…the whole Yangtze Three Gorges has a crashing change, it become to be a huge artificial lake….The Three Gorges Project is the dream that makes our country stronger, but when the dream comes true, our old but beautiful hometowns also become a parting old dream. It is unavailable to be satisfied for the both sides in the world….Losing some beauty of seclusion and grotesque, the Three Gorges increases some magnificence…Good wishes for the Three Gorges!
–Lu Jin, Chief Editor, “Three Gorges Project in China”, February 2008
An island of tall white apartment buildings looms on the horizon, new homes for the displaced villagers whose old homes were devoured by the ravenous Dam.
Back down in the park, I buy a government-issued book about the Dam. Next to me, a man plays a creaky ‘My Darling Clementine’ over and over on the hulusi.
Oh my darlin’
Oh my darlin’
Oh my darlin’, Clementine
You are lost and gone forever
Dreadful sorry, Clementine
The ship’s crew has prepared a talent show. The performances are amateurish and sincere. The bartender kicks her legs in the air. The waitress who giggles stay at the back, giggling. There are more floppy sleeve dances and also a Mexican hat dance of sorts. No one has much information about the earthquake in Sichuan province. 10,000 dead we hear.
Later, I ask Bill which, in his opinion, had a greater effect on China’s economic liberalization, the death of Mao or the 1976 earthquake in Tangshan that killed 250,000 people. He stares at me straight-faced for a moment then starts to laugh loudly. “Ah! Good one, good one!” he says.
The 2,000-year-old village of Dachang in Wushan County is under water. Our boat guides today again tell us about their new, better homes on top of the hill. Cherry shows us pictures from a book called ’Charming Wushan’. The photos of the pre-submerged Dachang show a windy place with traditional Chinese rooftops. In Dachang, Cherry shared a tiny apartment with her husband, daughter, and parents-in-law. Their outdoor toilet was shared with four other neighboring families. The new Wushan in the picture book is a round and gleaming Tomorrow World. From the boat, it looks like the same white concrete, laundry-dappled blocks one sees all over China. Cherry’s new apartment in the Wonder City, she tells us, has indoor plumbing, cable, and internet access. For 50,000 yuan, Cherry was able to buy her apartment outright from the government. She has multiple rooms and her daughter loves to read on the john, sometimes for 45 minutes. Cherry’s in-laws never made the move to new Wushan. Both died shortly after being told of the imminent relocation. Cherry says they were too old to make the change.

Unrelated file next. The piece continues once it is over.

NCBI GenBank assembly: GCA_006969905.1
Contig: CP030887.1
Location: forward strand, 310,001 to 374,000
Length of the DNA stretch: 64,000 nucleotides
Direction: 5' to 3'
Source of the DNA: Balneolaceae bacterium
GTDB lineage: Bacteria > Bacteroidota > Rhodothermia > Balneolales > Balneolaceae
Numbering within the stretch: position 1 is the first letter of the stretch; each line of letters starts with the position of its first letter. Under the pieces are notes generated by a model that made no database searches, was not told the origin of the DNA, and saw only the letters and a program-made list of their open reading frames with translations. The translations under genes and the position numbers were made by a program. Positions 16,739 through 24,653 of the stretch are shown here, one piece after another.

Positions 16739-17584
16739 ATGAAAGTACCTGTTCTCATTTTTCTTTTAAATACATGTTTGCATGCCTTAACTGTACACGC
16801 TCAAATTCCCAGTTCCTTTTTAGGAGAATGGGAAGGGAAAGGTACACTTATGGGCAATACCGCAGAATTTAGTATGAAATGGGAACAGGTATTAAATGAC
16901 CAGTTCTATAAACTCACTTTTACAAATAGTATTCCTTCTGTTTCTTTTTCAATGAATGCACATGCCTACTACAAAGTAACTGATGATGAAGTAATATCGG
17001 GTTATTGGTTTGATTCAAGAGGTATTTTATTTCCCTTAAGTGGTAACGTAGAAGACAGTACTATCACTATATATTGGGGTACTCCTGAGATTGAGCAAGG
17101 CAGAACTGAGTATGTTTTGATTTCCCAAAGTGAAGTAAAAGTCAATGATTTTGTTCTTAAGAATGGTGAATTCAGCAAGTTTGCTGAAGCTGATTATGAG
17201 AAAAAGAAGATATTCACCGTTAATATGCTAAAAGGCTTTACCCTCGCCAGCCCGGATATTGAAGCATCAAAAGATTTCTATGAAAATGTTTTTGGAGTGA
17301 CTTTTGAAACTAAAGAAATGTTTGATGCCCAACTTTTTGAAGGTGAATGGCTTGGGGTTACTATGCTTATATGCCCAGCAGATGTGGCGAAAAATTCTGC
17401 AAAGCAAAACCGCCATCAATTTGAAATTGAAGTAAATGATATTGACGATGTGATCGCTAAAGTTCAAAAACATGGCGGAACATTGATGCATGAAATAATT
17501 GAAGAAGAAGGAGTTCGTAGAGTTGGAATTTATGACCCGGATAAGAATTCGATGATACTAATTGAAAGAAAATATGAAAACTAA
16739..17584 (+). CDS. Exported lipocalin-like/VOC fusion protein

Our boat drifts past a tiny farming island sprinkled with cornstalks and a few shacks that frame three women folding laundry. The shacks sit casually by a handful of 3,000-year-old graves, holes carved in the side of the hill with small wooden coffins peeking out. Next year, it too will be sunk.
We transfer to a small motorized sampan boat to explore the nooks of the Lesser Three Gorges. Suddenly, a Tujia man who has been sitting next to me in the sampan rises. He wears pinstripe trousers and dons a traditional straw lid while he belts out a warbling, sonorous melody. Soaring above us, the dark mouths of caves built to shelter the locals from Japanese airstrikes during the Second World War. Modernity versus Tujia.
Ruby lips above the water
blowing bubbles soft and fine
but alas I was no swimmer
so I lost my Clementine.
Just outside the City of Ghosts a man with mirrored sunglasses and faded jeans leans on a crooked bamboo stick in front of a one-room police station. His head is turned to the right but he watches nothing. A Double Happiness cigarette dangles from his mouth.